OTR Interviews

Former NYPD Commissioner Ray Kelly's take: Homegrown terror and female sympathizers

Former NYPD commissioner sounds off the case of two women who were arersted for allegedly plotting to detonate pressure cooker bombs in New York and the recent rise of American ISIS sympathizers


This is a rush transcript from "On the Record," April 3, 2015. This copy may not be in its final form and may be updated.

ANDREA TANTAROS, 'ON THE RECORD' GUEST HOST: The arrests in Philadelphia coming one day after three suspects, all American citizens, appeared in federal court in Brooklyn. Two women accused of plotting to build bombs, and a man accused of plotting to help al Qaeda murder U.S. military members overseas.

So why are so many Americans looking to join these terror groups and so many women? Former NYPD Commissioner Ray Kelly joining me in studio. Commissioner, thank you for coming in on Good Friday.


TANTAROS: How do you think the terror war has changed? As a grateful New Yorker, who watched you really transform the NYPD into a force that kept us safe for so long, when you see reports like this, what sticks out in your mind about how its changed over, say, the last decade since 9/11.

KELLY: I'm not sure it has changed. It's pretty consistent. Two individuals just arrested today in Aurora, Illinois, one planning to go to Syria, the other planning to attack a military base. So, yeah, it's fairly consistent. It's just that we haven't paid that much attention to it. If a plot fails, it's a one-day story. But they sort of accumulate over time. They want to come here and kill Americans or kill other Americans, as we saw in the arrest yesterday. It's an ongoing problem that will be with us for a long time to come.

TANTAROS: Are we safer now?

KELLY: I think the government has done a lot. And we haven't had any successful attacks. I mean, obviously the Ft. Hood massacre was -- I consider a terrorist attack. But other than that, we haven't seen a successful attack. So I think you have to credit local government and federal government. They're doing a lot. And I think we are safer but it's only people who have said we're not safe. We live here in a very open society. New York City, for instance, 10 million people a day are in the city. There's a lot of potential there for mayhem.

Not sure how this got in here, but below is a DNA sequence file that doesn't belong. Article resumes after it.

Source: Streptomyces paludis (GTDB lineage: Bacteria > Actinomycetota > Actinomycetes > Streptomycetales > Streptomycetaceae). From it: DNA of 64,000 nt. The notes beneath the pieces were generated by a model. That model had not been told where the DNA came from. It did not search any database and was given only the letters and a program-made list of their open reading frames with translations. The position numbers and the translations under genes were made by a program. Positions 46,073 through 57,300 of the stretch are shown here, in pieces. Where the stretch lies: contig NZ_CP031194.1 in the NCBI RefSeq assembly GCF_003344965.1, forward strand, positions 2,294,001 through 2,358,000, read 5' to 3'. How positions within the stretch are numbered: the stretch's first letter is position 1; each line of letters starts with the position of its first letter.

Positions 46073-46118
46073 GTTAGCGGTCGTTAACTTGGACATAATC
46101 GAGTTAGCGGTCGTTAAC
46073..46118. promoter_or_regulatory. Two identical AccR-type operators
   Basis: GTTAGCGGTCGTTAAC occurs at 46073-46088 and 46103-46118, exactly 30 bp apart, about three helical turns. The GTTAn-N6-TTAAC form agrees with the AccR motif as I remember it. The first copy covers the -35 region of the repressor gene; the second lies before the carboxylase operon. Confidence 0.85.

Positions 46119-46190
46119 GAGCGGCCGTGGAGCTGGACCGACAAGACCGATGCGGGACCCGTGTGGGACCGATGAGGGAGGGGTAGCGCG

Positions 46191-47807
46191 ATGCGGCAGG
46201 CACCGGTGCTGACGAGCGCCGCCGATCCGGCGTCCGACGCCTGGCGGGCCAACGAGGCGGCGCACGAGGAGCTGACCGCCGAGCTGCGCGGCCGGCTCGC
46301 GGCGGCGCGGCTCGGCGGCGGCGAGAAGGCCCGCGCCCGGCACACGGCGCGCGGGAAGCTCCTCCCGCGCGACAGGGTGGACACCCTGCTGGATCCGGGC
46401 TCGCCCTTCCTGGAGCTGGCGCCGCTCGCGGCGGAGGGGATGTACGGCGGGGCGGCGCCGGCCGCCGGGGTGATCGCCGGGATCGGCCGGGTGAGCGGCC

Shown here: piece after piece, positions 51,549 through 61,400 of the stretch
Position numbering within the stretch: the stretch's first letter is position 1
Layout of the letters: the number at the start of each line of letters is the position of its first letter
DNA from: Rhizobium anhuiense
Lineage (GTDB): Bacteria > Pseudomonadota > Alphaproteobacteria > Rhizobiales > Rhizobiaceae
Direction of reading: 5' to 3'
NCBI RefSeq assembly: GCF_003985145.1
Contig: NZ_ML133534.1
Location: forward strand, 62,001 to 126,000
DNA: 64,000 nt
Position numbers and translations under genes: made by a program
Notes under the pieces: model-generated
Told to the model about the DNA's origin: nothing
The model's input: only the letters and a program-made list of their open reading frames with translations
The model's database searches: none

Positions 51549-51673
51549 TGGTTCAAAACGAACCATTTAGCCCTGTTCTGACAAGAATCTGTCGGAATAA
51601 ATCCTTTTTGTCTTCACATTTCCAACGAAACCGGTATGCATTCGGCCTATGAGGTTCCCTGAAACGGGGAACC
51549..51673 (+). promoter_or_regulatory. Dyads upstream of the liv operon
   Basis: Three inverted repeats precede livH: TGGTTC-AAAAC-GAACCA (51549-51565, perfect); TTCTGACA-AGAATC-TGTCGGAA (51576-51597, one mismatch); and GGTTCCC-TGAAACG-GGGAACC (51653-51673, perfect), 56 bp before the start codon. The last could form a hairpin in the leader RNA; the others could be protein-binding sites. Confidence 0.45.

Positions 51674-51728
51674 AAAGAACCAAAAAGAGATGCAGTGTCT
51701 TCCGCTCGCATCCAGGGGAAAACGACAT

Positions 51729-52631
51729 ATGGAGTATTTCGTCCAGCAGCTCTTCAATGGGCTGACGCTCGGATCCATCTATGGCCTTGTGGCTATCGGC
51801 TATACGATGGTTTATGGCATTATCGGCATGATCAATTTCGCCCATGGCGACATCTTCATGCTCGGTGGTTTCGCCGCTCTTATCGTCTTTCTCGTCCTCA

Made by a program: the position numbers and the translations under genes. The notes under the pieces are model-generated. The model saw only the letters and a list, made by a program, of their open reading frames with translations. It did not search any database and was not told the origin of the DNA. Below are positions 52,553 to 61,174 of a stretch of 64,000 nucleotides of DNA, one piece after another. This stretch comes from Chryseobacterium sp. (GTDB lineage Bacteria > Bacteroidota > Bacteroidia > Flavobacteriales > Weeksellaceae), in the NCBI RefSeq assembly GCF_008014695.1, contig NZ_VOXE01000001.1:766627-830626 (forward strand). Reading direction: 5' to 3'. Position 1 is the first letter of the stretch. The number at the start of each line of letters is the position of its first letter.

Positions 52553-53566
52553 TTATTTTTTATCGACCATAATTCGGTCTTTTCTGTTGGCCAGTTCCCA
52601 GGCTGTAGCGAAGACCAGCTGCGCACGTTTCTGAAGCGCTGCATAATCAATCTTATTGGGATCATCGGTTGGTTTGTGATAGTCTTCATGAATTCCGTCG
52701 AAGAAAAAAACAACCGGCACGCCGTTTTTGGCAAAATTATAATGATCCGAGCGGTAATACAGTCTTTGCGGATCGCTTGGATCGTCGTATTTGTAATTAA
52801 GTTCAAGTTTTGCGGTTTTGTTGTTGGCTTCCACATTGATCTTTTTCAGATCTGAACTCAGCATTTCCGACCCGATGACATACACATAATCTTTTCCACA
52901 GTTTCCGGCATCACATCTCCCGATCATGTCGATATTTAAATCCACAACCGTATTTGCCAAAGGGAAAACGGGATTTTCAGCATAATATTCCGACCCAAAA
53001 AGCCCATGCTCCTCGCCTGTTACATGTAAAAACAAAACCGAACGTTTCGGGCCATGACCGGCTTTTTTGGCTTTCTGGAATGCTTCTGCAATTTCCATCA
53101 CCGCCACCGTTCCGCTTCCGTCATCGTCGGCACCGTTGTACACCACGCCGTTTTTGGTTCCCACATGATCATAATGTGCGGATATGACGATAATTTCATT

TANTAROS: A big target.

Mayor Bill de Blasio has come in and he has reversed a lot of the, I think, good things that you did when you were on the force, a lot of the good terror techniques that were used to foil a lot of these plots that people don't know the NYPD and others have stopped. What do you think about that?

KELLY: Well, quite frankly, I'm not certain that he has changed in that area.


TANTAROS: Well, like listening in on the mosque. Representative Peter King is pretty vocal that that's a useful tool. And the NYPD should have every resource at their disposal to try to go after potential threats.

KELLY: One thing they did change was the Demographics Unit, which I thought was a mistake. This is the most diverse city in the world. We have a right to know where people are living. We can't just rely on census data. That's one thing they did eliminate. But I think they have been clear in saying they appreciate what we put in place before. But I think some crime fighting initiatives have sort of drifted.

TANTAROS: What's the most useful technique that you think the cops are really focusing on now to foil these terror plots? I mean, we see, with these women, they seem to be radicalized over the Internet. I mean, it's changing, so we see more women joining this fight. And the women that were apprehended yesterday in the New York area said that they could do more damage here rather than go abroad. And a lot of that came through the radicalization of the Internet. How's the police addressing that?

KELLY: Well, obviously, there is a lot of monitoring going on in the Internet. The police are able to enter chat rooms. Because New York City has such a diverse police force. Police officers born in 106 countries. They have unique language skills. They are able to get that in these chat rooms and find out what's really going on. We have people who were born in Karachi, so they are able to understand the nuances of a lot of these chat rooms. It is ongoing battle. It's not easy. Every day is a challenge. We see people who are surfacing that really we haven't seen before. A lot of the radicalization is coming about just on the Internet. You see these films that are done. Very sophisticated. They are very well done. These recruitment films. So many of them will show you pictures of the World Trade Center.


KELLY: They're still so proud of that and so focused on New York.

TANTAROS: It's a recruitment tool.

KELLY: Absolutely.

TANTAROS: That they still use.

KELLY: Yeah.

TANTAROS: But they have been more sophisticated. And I think the administration has warned us about these lone-wolf attacks. It's not like it used to be where you had to be trained over there in the mountains of Afghanistan. You can be radicalized behind a computer. That's what is changing and that's what is so scary.

KELLY: Exactly. That's what you saw in the case yesterday. They were getting information from the Internet. They were using "Inspire" magazine which has been out there since 2010. It's a clear how-to book to commit terrorist actions. It was used by the Boston Marathon bombers. It was used in many other attacks. So the information is out there, on the Internet. The radicalization process is alive and well on the Internet.

TANTAROS: We have got to stay alert.

Commissioner, thank you for your service, for keeping us safe, and for coming in tonight.

KELLY: Thank you. Thank you, Andrea.